A financial analysis by Credit Suisse warns that a new world economic order has begun, and bitcoin could play a significant role.
Credit Suisse analyst believes that a world economic order is falling with Russia's war.
He estimates that if bitcoin survives the crisis, it could benefit from new world order.
Analyst Zoltan Pozsar of the renowned Swiss financial Credit Suisse published a paper on March 7, anticipating that the war launched by Russia against Ukraine will bring down the monetary system as we know it. In this context, he noted that bitcoin (BTC), the cryptocurrency with the largest market capitalization, could play an essential role in this new money era.
"After this war is over, "money" will never be the same again, and bitcoin (if it still exists by then) will probably benefit from all this," the financial analyst stated. He said this after mentioning that he believes the U.S. dollar will be much weaker than it already is.
Pozsar argues that the war and the economic crisis could strengthen bitcoin if it manages to survive everything that is going on. Something that would not be strange for the cryptocurrency, considering that it emerged after the 2008 financial crisis and got even stronger during the 2020 crisis caused by the pandemic.
In addition, the analyst believes that the renminbi, China's currency that has the yuan as its unit, could be strengthened in this context because they get backed by commodities, which would be positive for Russia, given that it has its reserves in the Asian country.
National currencies are in danger when war happens
In an appearance he made a week ago on the Bloomberg podcast, Zoltan Pozsar said, "Wars tend to become momentous junctures for global currencies." And with Russia losing access to its foreign exchange reserves, a message has been sent to all countries not to count on that money.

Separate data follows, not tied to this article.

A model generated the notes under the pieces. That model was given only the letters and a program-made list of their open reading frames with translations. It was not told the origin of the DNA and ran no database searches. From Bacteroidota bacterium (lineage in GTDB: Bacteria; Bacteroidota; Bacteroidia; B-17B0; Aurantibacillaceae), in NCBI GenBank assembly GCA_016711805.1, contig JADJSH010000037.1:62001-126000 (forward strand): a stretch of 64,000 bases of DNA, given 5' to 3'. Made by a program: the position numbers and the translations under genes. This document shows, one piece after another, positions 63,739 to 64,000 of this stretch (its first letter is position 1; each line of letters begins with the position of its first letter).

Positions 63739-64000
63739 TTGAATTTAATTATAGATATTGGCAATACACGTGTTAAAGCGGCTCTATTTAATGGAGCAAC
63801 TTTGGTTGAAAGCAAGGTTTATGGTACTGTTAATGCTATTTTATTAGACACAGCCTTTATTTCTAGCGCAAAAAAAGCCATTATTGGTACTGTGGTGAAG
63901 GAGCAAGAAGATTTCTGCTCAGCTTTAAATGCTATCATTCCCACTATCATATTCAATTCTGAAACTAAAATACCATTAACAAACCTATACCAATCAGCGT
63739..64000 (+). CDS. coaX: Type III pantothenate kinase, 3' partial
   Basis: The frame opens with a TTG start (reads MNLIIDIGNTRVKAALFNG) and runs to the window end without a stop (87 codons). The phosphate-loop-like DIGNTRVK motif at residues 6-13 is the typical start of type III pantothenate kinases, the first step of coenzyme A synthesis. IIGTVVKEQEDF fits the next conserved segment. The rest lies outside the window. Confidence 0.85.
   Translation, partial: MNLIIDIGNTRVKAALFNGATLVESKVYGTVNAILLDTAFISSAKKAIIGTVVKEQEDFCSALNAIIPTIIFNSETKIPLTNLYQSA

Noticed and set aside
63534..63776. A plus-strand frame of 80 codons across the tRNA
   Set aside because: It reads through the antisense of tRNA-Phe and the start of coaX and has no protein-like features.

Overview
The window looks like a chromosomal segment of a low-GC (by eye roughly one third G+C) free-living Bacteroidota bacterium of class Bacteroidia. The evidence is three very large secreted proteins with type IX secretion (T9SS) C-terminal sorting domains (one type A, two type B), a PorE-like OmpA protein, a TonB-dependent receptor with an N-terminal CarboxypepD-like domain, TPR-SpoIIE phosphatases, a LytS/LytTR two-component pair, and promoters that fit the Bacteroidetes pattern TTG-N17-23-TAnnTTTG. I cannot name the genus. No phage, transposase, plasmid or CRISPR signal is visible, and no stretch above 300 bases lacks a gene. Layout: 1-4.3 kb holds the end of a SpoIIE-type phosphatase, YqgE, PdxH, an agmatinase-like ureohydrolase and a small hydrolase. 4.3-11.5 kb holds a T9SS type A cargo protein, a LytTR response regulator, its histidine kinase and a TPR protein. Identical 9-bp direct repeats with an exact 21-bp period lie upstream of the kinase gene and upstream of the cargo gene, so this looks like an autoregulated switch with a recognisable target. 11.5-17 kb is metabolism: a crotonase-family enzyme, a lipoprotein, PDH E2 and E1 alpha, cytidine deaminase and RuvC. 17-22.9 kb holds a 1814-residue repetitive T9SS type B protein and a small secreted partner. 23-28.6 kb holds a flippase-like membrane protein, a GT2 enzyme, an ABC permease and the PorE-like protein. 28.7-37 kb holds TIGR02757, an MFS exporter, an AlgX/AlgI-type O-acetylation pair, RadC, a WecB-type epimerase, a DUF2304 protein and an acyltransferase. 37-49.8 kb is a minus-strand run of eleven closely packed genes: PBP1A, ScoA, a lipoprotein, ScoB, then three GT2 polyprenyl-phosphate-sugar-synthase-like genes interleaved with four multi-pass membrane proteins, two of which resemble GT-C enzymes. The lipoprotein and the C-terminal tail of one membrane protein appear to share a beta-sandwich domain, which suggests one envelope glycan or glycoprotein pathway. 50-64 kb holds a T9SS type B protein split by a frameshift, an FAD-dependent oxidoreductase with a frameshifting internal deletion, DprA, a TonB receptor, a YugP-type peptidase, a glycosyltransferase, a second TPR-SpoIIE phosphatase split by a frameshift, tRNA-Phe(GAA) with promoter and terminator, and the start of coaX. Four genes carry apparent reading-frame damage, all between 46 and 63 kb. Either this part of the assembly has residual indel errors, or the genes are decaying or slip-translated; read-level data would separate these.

As a result, he believes that global reserve managers will lose interest in holding dollars for safety since they could pull them out when they need them most. He argued that this would encourage central banks to diversify away from the dollar and anchor their currencies in assets less susceptible to the U.S. or European governments.
In this way, the situation would give rise to a new world monetary order, where countries would be less interconnected through international bank accounts and reserves. These are not regular times, warned Zoltan Pozsar, so he recommends thinking in a non-linear way to recognize and survive the changes in the system. The dollar and the euro could weaken with the war and the financial crisis, but bitcoin would benefit, warns the Credit Suisse analyst.
Welcome to Bretton Woods V3, the new world economic model
Against this global economic backdrop, Pozsar warns:
"We are witnessing the birth of Bretton Woods III, a new world (monetary) order centered on commodity-based currencies that will likely weaken the eurodollar system and also contribute to inflationary forces in the West."
"Bretton Woods" is a term by which the agreements were signed in 1944 between different countries to establish a new post-war world economic model. They set the trade and financial rules among the most industrialized countries. Something similar to what happened in 2008 at the Washington Summit during a context of political and economic instability after the global financial crisis with banking and stock market collapses that gave birth to Bitcoin.
The financier argues that we have moved from the Bretton Woods era backed by gold bullion to Bretton Woods II, backed by fiat money (Treasury Bonds with uncovered risks of confiscation). And now he sees the world moving to Bretton Woods III, a stage backed by outside money (gold bullion along with other commodities and perhaps bitcoin).
"This crisis is unlike anything we've seen since President Nixon removed the U.S. dollar from gold in 1971, the end of the era of commodity-based money," he notes. Individuals see commodities as safe-haven assets. People put bitcoin into this category due to its limited supply, so it makes sense that the cryptocurrency would also benefit from this new way of value.
Commodities crisis affects fiat money and benefits bitcoin
The financier's paper warns that a commodity crisis involves money and the monetary system. It argues that the price level of commodities will condition the entire market. For example, gold and oil have been rising in value, so commodities have come into investors' sights as safe-haven assets against inflation and market swings.
"Commodities are collateral, and collateral is money, and this crisis has to do with the growing attractiveness of outside money over inside money. Leaders built Bretton Woods II upon fiat money, and its foundations collapsed a week ago when the G7 seized Russia's foreign exchange reserves," Zoltan Pozsar
He means that, as authorities confiscate money in bank accounts and domestic money is useless with international sanctions, investing in commodities held in other countries is a safer bet for safeguarding value. In this sense, one could also turn to private and anti-censorship money, such as Bitcoin and cryptocurrencies.